Triple Ginger Ice Cream Sandwiches

By Susie Middleton   |   Saturday, December 3, 2011
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butternut squash stew

I don’t know about you, but I adore ginger desserts! Ginger’s heat and spice can make a sweet ending sing, and if there’s ice cream involved, even better. Triple-Ginger Ice Cream Sandwiches are a great example of this sweet-and-spicy combo, and they’re dead-easy to make, too. With ginger incorporated three ways, this spicy dessert packs considerably more punch than any ice cream sandwich you'll find in your market's freezer section.

Serves: 4

1 pint vanilla ice cream
2/3 cup crystallized ginger chopped
1 tsp. ground ginger
8 soft 3-in. ginger cookies

Position a small cookie sheet in the freezer so that it lays flat.

Scoop the ice cream into a medium bowl. Add the crystallized ginger and ground ginger. Using a large spoon, mash the ingredients together until almost blended. If the ice cream is very soft, pop the bowl into the freezer for a few minutes to firm up.

Arrange 4 cookies, flat side up, on the counter. Using a 1/4-cup ice cream scoop, divide the semi-firm ice cream mixture evenly onto the cookies. Top with the remaining cookies, flat side down. Press slightly to spread the ice cream to the edges. Arrange on the cookie sheet in the freezer and chill until firm. Serve immediately or wrap in plastic and store in the freezer until ready to serve, for up to 1 month.

Susie Middleton is editor at large for Fine Cooking magazine.


Taste of WGBH: 100 Years of Holiday Food and Drink

Wednesday, November 30, 2011
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Basic Poached Pears
By Annie Copps

Monday, October 4, 2010
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poached pear in colorful dish

If you are at the market and feel inspired by a display of beautiful pears, but what you find aren't quite ripe or if you find ripe pears but want to serve them in a few days—no worries. Most pears have trouble fully ripening on the branch, they get too heavy and smash to the ground, so they are often harvested before their peak. Underipe pears placed in a paper bag will ripen quickly. (How long depends on how much they need to ripen. If you are in a hurry add a banana or apple to the bag to really hasten the process.) You can get an extra day or two out of ripe pears by placing them in the fridge, this will slow them down considerably.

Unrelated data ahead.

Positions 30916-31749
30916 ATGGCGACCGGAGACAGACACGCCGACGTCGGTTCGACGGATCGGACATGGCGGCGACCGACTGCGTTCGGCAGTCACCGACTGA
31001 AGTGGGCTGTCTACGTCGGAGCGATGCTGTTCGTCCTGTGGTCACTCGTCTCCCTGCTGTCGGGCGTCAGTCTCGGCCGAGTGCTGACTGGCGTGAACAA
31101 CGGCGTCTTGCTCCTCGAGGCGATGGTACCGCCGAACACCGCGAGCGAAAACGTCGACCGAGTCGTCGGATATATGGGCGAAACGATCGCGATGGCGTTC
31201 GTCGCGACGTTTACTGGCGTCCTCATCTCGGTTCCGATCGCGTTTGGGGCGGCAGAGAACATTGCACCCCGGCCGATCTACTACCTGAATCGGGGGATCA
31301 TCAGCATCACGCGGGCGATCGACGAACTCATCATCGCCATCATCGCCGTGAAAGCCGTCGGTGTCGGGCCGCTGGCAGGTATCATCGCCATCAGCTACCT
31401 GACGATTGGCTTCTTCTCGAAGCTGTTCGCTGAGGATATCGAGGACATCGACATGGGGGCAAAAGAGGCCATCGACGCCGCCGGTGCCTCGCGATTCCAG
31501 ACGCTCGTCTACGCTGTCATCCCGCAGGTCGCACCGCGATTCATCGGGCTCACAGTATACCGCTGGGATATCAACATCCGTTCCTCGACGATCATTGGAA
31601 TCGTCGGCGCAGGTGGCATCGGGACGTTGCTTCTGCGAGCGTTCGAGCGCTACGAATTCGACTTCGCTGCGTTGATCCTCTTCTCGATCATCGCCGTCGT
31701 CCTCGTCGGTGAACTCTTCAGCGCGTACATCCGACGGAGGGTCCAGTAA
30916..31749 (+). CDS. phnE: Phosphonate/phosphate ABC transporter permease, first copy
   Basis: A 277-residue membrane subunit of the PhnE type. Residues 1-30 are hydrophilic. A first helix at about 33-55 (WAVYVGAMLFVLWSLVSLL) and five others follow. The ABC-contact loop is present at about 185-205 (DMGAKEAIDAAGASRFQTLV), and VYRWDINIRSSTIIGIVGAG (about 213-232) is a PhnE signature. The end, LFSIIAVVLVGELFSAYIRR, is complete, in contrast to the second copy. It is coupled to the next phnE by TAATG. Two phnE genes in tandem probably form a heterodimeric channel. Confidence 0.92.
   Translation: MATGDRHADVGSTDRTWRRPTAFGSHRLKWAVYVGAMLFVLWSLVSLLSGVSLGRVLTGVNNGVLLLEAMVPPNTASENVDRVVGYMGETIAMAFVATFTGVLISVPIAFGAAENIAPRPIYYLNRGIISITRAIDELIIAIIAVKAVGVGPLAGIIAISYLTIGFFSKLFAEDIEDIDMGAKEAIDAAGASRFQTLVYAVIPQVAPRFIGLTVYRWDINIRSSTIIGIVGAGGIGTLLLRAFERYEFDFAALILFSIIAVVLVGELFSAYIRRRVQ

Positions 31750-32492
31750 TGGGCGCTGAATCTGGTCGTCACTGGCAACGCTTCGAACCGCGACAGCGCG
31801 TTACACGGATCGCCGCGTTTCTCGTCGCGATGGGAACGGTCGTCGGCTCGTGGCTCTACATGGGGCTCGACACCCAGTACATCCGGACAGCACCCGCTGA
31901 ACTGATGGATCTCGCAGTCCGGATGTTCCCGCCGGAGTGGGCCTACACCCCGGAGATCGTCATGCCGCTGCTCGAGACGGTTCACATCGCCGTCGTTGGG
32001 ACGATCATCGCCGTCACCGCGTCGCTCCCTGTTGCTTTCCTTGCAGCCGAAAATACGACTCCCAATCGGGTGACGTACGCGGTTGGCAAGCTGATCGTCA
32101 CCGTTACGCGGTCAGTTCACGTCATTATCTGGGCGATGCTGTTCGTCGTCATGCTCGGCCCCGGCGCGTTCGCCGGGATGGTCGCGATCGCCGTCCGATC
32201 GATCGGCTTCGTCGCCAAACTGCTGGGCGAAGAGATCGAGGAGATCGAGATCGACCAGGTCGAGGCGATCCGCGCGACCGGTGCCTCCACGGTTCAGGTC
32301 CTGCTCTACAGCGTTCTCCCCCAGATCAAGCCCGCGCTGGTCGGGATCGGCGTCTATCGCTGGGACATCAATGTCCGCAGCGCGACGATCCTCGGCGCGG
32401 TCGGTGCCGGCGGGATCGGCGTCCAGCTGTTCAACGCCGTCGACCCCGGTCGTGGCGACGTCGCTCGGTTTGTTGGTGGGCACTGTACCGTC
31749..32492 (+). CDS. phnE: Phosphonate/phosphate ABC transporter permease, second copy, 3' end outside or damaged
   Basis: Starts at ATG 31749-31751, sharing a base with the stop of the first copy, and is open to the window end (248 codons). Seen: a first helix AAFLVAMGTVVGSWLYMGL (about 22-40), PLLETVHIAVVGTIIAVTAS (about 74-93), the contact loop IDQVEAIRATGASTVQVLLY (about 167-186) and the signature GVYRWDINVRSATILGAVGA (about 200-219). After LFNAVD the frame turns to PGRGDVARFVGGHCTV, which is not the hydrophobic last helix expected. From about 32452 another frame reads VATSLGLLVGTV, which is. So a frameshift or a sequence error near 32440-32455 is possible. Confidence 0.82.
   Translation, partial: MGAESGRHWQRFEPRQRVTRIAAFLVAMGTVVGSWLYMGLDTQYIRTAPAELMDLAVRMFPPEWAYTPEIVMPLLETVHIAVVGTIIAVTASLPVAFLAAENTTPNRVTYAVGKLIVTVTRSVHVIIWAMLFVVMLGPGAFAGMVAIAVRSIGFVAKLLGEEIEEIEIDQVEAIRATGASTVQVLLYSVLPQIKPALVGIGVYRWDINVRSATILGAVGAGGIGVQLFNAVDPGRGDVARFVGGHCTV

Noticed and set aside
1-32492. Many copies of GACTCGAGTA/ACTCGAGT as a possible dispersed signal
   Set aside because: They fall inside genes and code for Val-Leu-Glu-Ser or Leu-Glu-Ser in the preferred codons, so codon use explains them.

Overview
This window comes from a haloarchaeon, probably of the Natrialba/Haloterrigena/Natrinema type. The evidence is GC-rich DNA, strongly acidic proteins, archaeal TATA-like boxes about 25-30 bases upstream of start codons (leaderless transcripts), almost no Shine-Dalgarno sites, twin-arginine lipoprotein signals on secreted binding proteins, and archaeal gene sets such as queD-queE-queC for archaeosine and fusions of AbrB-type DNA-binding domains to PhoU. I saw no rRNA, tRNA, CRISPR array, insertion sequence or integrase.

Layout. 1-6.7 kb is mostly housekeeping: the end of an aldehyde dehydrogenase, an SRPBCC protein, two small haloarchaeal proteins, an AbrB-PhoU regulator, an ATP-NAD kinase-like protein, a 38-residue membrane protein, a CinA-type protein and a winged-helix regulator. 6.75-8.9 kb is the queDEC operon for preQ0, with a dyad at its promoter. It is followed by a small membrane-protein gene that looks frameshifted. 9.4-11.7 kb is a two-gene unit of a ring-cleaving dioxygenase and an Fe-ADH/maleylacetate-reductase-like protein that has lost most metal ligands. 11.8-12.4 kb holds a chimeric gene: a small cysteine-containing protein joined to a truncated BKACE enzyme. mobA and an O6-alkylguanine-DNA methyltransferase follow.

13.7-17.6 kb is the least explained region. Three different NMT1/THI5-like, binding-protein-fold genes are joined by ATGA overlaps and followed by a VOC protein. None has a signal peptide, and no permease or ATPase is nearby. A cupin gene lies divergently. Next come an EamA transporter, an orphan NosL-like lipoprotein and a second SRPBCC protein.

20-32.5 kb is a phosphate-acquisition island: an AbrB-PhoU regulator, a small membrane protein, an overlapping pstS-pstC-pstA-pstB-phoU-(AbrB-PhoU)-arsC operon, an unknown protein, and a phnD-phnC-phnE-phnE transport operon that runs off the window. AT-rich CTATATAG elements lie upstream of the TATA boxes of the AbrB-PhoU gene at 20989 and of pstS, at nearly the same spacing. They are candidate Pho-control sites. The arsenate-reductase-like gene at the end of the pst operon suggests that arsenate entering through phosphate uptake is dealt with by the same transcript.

So whether you are eating them out of hand or you want to try a recipe for poached pears—they just need to ripen.

Yield: 6 servings
Total time: 3 hours; active time: 40 minutes

2 cups red wine (Zinfandel, Cabernet Sauvignon, or Merlot)
1/2 cup sugar
1 vanilla bean cut in half lengthwise
1 whole cinnamon stick
Zest and juice of 1 orange
Zest of 1 lemon
1 whole bay leaf
6 ripe, stem-on pears (Anjou, Bartlett, or Bosc)

Place wine, sugar, vanilla bean, cinnamon stick, orange zest and juice, lemon zest, and bay leaf into a medium sauce pan and stir to combine. Carefully peel pears, leaving stems intact. Cut a ¼ [[[.25]]] inch off the bottom (so pears can stand upright for serving). Place pears in liquid.

Bring mixture to a boil, then reduce to simmer and cook, stirring gently, until a paring knife easily pierces the pears, about 15 minutes. Remove from heat and allow the pears to cool in poaching liquid.

When cooled, remove pears from liquid with a slotted spoon and place in a small container; cover, and refrigerate. Pour poaching liquid through a sieve set over a second sauce pan. Discard solids and bring liquid to boil and cook until reduced to a thick syrup—about 20 minutes. Let syrup cool to room temperature.

When ready to serve, arrange pears on a platter or on individual plates, and drizzle poaching liquid over them.

Marmalade Tart By Annie Copps

Friday, August 6, 2010
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I confess that I am not such a good baker but I am trying! My good friend, food writer, and cookbook author Molly Stevens is a great cook and she shared a super easy recipe that works anytime of the year. So Molly’s marmalade tart has a tender and crunchy pastry that has extra texture flavor from just a few tablespoons of cornmeal. In a food processor you simply pulse together flour, cornmeal, sugar, salt, and butter—plus an egg yolk. That’s your pastry.

Preparation Time: 25 minutes
Start to Finish Time: 2 hours
Yield: one 8-inch tart

Grating a bit of the pastry onto the top of the tart before baking will add a nice crunch. Award-winning cookbook author Molly Stevens shared this recipe with Yankee Magazine.

Dough ingredients
1-1/4 cups all-purpose flour, plus extra for dusting surfaces
2 tablespoons sugar
2 tablespoons yellow cornmeal, preferably stone-ground
1/2 teaspoon kosher salt
6 tablespoons unsalted butter, cut into 1/2-inch pieces and chilled
1 large egg yolk
2 to 3 tablespoons cold milk, cream, or water

Dough directions